How an American retiree invented a money laundering machine

The first 1-cent coins in the United States of America were issued at the very end of the 18th century. In March 1793, coins were put into circulation, which received the name "Freedom in Chains". The fact is that on the reverse there was an image of a chain, which symbolized the connection of the allies, but the obverse of the coin adorned the portrait of Liberty. More than 200 years have passed since that moment, but coins in denominations of one cent continue to remain in circulation, despite the fact that their purchasing power is not great now.

So, for example, the issue of small change coins is produced by the Denver Mint, which began work on February 1, 1906 and is currently one of the largest manufacturers in the world. Money is transported throughout the country by collection trucks, one of which suffered a tragedy several years ago.

An armored car with a cargo of 7, 600, 000 1-cent coins worth $ 76, 000 left Denver for San Antonio. At this time, there was a downpour, as a result of which the collector vehicle had an accident in the area of ​​the town of Snyder, located in the state of Texas. Two collectors were killed and two of their colleagues were seriously injured. The coins from the truck ended up in a ditch, which was filled with liquid mud during the downpour.

As a result, the valuable cargo turned into a mess. Since the shipment was insured, the mint decided to seek compensation for the loss suffered. But it turned out that this is not so easy to do, because the coins were not destroyed, they only needed to be cleaned of dirt. Nobody wanted to take on this job - "laundering" seven and a half million small coins. And the banks refused to accept them along with the dirt, explaining their refusal by the fact that not a single calculating machine could count them, but would break down from such a "mess".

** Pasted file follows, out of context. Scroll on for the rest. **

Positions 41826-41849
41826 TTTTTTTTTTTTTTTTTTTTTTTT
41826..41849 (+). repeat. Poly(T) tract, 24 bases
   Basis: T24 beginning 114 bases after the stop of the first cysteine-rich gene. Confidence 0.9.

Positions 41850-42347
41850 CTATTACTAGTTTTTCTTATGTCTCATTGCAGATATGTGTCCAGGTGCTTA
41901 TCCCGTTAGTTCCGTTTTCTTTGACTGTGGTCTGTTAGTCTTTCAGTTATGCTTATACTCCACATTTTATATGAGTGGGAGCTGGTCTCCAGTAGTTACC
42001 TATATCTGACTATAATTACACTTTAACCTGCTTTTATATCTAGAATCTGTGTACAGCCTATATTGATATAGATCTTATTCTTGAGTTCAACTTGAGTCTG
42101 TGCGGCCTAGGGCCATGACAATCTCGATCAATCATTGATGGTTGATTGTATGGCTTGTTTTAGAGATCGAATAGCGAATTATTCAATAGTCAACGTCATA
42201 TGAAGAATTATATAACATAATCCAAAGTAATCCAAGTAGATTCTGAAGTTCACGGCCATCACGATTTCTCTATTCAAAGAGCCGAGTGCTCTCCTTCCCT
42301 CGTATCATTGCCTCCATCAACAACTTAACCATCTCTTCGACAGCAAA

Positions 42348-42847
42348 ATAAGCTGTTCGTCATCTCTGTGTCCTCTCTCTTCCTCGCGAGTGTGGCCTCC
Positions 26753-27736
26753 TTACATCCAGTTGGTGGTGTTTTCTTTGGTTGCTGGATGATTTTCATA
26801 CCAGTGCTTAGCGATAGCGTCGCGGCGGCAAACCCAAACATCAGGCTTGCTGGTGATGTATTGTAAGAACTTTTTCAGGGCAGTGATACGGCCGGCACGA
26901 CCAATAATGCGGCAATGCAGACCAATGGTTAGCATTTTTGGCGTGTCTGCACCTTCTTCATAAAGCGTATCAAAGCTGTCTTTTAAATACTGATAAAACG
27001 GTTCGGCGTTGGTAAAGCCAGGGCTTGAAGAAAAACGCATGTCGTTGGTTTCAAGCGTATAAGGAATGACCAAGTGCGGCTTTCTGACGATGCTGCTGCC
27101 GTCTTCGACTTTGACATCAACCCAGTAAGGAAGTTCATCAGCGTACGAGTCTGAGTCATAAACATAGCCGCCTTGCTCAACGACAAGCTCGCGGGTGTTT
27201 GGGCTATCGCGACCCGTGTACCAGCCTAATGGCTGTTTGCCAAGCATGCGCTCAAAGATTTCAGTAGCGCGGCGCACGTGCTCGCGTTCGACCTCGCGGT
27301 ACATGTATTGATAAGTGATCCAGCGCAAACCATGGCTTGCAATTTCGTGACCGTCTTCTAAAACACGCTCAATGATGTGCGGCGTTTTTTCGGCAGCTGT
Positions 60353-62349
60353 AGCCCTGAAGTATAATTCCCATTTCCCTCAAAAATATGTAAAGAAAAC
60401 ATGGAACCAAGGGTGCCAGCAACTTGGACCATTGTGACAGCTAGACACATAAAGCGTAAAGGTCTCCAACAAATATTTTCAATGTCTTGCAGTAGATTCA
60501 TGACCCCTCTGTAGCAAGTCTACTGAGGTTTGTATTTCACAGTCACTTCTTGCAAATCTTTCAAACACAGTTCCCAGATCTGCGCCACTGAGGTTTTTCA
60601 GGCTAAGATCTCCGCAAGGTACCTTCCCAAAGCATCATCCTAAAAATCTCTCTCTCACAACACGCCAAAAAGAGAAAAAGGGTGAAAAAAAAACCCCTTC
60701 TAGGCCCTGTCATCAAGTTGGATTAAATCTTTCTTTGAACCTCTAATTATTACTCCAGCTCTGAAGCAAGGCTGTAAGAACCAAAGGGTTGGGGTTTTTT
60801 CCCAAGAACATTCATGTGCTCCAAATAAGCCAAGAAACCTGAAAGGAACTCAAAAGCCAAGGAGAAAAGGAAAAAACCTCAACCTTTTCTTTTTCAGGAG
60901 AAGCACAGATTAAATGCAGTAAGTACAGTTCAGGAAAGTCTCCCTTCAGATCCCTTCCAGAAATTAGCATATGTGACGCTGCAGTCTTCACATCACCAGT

True, Mrs. Beverly Whitelaw, an agent of the insurance company, said that she knows a person who can tackle this problem, since she loves to solve complex problems. The man turned out to be Robert Messingale, who previously served as assistant mayor of Lubbock, Texas. And now Messingale is retired, he has a lot of free time, and in his city he is known as an innovator who can tackle any puzzle.

Robert Messingale did not refuse the Mint's request, asking only to transport the coins to a specially prepared warehouse. And he began to search the Internet for recipes for "laundering" several tons of dirty cents. Soon Messingale announced that he would be able to assemble a car in which the money would be laundered and sent to the bank in almost perfect condition. The inventor estimated his work at five and a half thousand dollars, specifying that he himself was ready to work for free because of the "love of art", but he would need two assistants plus the purchase of material.

Soon the homemade machine was ready and set to work. First, the coins go through a preliminary cleaning process, and then they enter a container with a solution that consists of water, salt and vinegar. As a result, coins with a portrait of the former US President Abraham Lincoln acquire an almost original appearance and are sent to the bank. The work did not go fast; Robert Messingale himself compared this process to eating an elephant. There is no rush here, you can overcome it only by eating one small piece after another. The weight of one coin is slightly more than 3 grams, respectively, the weight of the entire batch exceeded 20 tons. And that's not counting the dirt.

By the way, for the first time a portrait of Abraham Lincoln appeared on 1-cent coins at the beginning of the last century - in 1909, instead of the portrait of an Indian, which was stamped on these coins since 1859. The design change was timed to coincide with a significant date for the United States of America - the 100th anniversary of the birth of Lincoln. Never before have portraits of presidents, both current and former, appeared on US coins.

The initiator of this innovation was Victor Davis, an emigrant from Lithuania. The US public reacted to such a proposal without much enthusiasm, but the president of the country at the time, Theodore Roosevelt, spoke in support of Davis. The project was approved and Lincoln's profile has remained unchanged on the 1 cent coin for over 100 years.

During World War II, due to a lack of copper, it was decided to make 1-cent coins from zinc-plated steel. Moreover, the weight has decreased by almost half a gram. But, in 1943, one of the employees of the minting house in San Francisco unwittingly became the creator of numismatic rarities, which are hunted by the wealthiest numismatists in the world.

It so happened that several coins were made not of steel, but of bronze. The price of such coins exceeded their face value by a factor of millions. For example, in 2012, one of these "mistakes" was sold at an auction for a million dollars. The buyer was the millionaire Bob Simpson.